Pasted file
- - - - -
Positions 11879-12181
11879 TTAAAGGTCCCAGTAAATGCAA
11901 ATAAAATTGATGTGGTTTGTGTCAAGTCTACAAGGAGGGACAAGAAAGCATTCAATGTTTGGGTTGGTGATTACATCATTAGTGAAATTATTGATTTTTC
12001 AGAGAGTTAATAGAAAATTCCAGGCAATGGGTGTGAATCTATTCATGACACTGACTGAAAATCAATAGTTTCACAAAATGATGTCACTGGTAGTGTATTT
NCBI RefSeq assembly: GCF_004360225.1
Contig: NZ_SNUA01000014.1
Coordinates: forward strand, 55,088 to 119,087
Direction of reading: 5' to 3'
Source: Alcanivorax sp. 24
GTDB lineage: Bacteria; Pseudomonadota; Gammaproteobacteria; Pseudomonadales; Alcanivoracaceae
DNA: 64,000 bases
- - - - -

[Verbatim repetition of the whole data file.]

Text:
Positions 11879-12181
11879 TTAAAGGTCCCAGTAAATGCAA
11901 ATAAAATTGATGTGGTTTGTGTCAAGTCTACAAGGAGGGACAAGAAAGCATTCAATGTTTGGGTTGGTGATTACATCATTAGTGAAATTATTGATTTTTC
12001 AGAGAGTTAATAGAAAATTCCAGGCAATGGGTGTGAATCTATTCATGACACTGACTGAAAATCAATAGTTTCACAAAATGATGTCACTGGTAGTGTATTT
NCBI RefSeq assembly: GCF_004360225.1
Contig: NZ_SNUA01000014.1
Coordinates: forward strand, 55,088 to 119,087
Direction of reading: 5' to 3'
Source: Alcanivorax sp. 24
GTDB lineage: Bacteria; Pseudomonadota; Gammaproteobacteria; Pseudomonadales; Alcanivoracaceae
DNA: 64,000 bases